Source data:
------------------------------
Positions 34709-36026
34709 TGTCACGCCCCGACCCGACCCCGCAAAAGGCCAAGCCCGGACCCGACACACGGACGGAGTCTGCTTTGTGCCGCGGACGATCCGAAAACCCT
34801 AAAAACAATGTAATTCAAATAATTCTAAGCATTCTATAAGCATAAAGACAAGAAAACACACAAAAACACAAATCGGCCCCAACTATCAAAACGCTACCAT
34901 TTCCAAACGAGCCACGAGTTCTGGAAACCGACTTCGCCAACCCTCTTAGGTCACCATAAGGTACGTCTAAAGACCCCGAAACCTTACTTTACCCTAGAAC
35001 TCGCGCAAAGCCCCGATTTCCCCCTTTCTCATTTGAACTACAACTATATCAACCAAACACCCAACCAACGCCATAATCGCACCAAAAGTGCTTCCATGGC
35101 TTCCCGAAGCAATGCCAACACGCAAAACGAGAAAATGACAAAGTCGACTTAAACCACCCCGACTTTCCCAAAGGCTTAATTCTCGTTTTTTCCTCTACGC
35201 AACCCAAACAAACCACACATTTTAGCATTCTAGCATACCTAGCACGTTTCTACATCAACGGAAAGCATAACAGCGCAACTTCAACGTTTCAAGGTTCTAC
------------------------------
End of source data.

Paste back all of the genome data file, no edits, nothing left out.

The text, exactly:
Positions 34709-36026
34709 TGTCACGCCCCGACCCGACCCCGCAAAAGGCCAAGCCCGGACCCGACACACGGACGGAGTCTGCTTTGTGCCGCGGACGATCCGAAAACCCT
34801 AAAAACAATGTAATTCAAATAATTCTAAGCATTCTATAAGCATAAAGACAAGAAAACACACAAAAACACAAATCGGCCCCAACTATCAAAACGCTACCAT
34901 TTCCAAACGAGCCACGAGTTCTGGAAACCGACTTCGCCAACCCTCTTAGGTCACCATAAGGTACGTCTAAAGACCCCGAAACCTTACTTTACCCTAGAAC
35001 TCGCGCAAAGCCCCGATTTCCCCCTTTCTCATTTGAACTACAACTATATCAACCAAACACCCAACCAACGCCATAATCGCACCAAAAGTGCTTCCATGGC
35101 TTCCCGAAGCAATGCCAACACGCAAAACGAGAAAATGACAAAGTCGACTTAAACCACCCCGACTTTCCCAAAGGCTTAATTCTCGTTTTTTCCTCTACGC
35201 AACCCAAACAAACCACACATTTTAGCATTCTAGCATACCTAGCACGTTTCTACATCAACGGAAAGCATAACAGCGCAACTTCAACGTTTCAAGGTTCTAC